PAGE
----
But experts warn that stemming an increase in assaults will require concrete changes, both in law and in military culture.
According to Little, Hagel is considering changes to the Uniform Code of Military Justice that would prevent commanders from reversing sexual assault convictions, along with other efforts to improve training, assist victims and strengthen discipline.
Hagel has also ordered the retraining, recertifying and rescreening of all sexual assault prevention and response personnel as well as military recruiters, who also have been accused in recent sexual misconduct cases.
"He is going to spare no effort to address the problem," Little said, adding that additional training is "foundational" to any credible effort against sexual assault. He said Hagel is "open to any and all" ideas about how to improve training, and he said this will be just one element in a broader effort to fight the problem.
On Capitol Hill, Democratic Sen. Kirsten Gillibrand of New York planned to introduce legislation Thursday taking top commanders out of the process of deciding whether a sexual misconduct case goes to trial. For sexual offenses with authorized sentences of more than one year in confinement — akin to felonies in the civilian judicial system — that decision would rest instead with officers at ranks as low as colonel who are seasoned trial counsels with prosecutorial experience.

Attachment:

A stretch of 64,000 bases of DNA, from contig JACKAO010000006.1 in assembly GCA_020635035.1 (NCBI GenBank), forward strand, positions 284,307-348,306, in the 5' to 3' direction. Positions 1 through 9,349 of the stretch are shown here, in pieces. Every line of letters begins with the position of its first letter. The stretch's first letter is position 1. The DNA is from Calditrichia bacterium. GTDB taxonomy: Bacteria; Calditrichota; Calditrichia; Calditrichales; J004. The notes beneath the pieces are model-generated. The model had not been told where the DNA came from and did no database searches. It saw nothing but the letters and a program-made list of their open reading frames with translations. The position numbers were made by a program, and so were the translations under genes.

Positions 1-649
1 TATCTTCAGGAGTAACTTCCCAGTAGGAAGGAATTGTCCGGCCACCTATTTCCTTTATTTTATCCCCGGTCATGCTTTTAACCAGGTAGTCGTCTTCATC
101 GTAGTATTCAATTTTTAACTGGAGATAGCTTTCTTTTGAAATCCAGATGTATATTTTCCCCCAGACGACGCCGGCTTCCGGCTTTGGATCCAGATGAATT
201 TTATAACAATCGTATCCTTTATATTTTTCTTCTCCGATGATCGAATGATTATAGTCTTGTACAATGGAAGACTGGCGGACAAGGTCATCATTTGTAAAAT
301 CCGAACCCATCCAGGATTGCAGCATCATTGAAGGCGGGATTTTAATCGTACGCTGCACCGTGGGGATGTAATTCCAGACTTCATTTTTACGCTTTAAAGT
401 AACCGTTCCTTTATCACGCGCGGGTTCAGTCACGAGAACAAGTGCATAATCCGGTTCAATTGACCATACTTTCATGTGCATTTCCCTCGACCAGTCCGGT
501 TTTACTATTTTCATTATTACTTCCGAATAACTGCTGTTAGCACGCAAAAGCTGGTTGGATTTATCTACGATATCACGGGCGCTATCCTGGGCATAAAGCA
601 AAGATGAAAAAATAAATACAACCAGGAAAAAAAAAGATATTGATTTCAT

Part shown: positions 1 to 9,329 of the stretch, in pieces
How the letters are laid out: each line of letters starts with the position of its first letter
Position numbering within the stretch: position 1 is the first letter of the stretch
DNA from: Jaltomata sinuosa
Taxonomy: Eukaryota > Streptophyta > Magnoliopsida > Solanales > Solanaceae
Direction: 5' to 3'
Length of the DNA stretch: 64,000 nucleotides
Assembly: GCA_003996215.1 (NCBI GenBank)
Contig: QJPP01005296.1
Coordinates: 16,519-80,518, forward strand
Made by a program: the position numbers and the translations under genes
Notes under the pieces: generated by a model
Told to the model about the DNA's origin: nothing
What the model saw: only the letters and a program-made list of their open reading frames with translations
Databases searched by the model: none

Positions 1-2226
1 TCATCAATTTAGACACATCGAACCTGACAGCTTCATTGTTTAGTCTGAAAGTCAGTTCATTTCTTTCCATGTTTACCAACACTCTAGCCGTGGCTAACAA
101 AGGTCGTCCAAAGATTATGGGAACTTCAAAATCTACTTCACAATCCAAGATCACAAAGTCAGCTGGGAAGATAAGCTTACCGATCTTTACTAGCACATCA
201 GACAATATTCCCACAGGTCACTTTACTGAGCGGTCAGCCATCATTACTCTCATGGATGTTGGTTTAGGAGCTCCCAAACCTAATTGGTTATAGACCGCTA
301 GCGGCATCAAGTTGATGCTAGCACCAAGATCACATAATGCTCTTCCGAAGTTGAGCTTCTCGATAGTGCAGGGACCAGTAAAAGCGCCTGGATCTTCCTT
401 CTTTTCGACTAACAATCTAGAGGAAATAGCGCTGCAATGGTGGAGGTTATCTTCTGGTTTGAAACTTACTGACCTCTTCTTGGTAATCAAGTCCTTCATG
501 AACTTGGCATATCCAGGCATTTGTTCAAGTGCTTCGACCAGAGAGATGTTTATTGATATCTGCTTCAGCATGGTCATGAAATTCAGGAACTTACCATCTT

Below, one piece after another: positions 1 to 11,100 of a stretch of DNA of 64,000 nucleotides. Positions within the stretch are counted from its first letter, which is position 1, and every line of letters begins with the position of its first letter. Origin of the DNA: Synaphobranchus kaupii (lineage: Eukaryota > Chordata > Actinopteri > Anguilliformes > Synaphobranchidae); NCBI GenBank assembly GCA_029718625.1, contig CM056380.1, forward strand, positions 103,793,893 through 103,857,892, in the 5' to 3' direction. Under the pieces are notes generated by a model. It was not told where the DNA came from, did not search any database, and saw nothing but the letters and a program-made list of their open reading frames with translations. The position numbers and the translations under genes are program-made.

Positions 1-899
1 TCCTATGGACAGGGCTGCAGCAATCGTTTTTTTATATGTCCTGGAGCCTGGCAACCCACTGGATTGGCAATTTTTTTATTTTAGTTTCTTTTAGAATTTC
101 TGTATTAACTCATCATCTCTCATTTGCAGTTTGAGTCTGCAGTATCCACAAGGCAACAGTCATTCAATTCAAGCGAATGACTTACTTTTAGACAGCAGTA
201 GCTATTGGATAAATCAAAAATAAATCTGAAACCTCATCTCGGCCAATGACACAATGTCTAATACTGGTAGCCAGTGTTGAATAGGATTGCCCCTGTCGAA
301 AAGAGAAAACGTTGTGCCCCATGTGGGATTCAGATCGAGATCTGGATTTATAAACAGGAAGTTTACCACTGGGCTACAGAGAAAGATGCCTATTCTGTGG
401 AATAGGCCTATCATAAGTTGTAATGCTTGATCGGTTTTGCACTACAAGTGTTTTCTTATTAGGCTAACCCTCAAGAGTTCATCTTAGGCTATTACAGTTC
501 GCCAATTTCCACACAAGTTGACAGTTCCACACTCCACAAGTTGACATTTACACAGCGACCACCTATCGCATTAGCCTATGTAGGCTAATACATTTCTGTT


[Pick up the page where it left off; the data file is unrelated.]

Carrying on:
"What we need to do is change the system so victims know that they can receive justice," Gillibrand said Thursday on CBS "This Morning."
In the latest case, the Texas sergeant, whose name has not been made public, was assigned as a coordinator of a battalion-level sexual assault prevention program at Fort Hood. He has been suspended from all duties but has not been charged with any crime.
A defense official in Washington said it was not yet clear if one of the three women was forced into prostitution, adding that the sergeant is being investigated for allegedly sexually assaulting one of the other two women. The allegations involving the third woman were not known.
The soldier was being investigated by the Army Criminal Investigation Command. No charges had been filed, but officials say they expect them fairly soon.
Just last week, an Air Force officer who headed a sexual assault prevention office was himself arrested on charges of groping a woman in a Northern Virginia parking lot.
Little said Hagel was angry and disappointed at "these troubling allegations and the breakdown in discipline and standards they imply." He said Hagel had met with Army Secretary John McHugh and ordered him to "fully investigate this matter rapidly, to discover the extent of these allegations and to ensure that all of those who might be involved are dealt with appropriately."
In the recent Pentagon report, officials said that of the estimated 26,000 military members who may have been sexually assaulted last year, fewer than 3,400 reported the incidents. Nearly 800 of those simply sought help and declined to file formal complaints against their alleged attackers.
© Copyright 2015 The Associated Press. All rights reserved. This material may not be published, broadcast, rewritten or redistributed.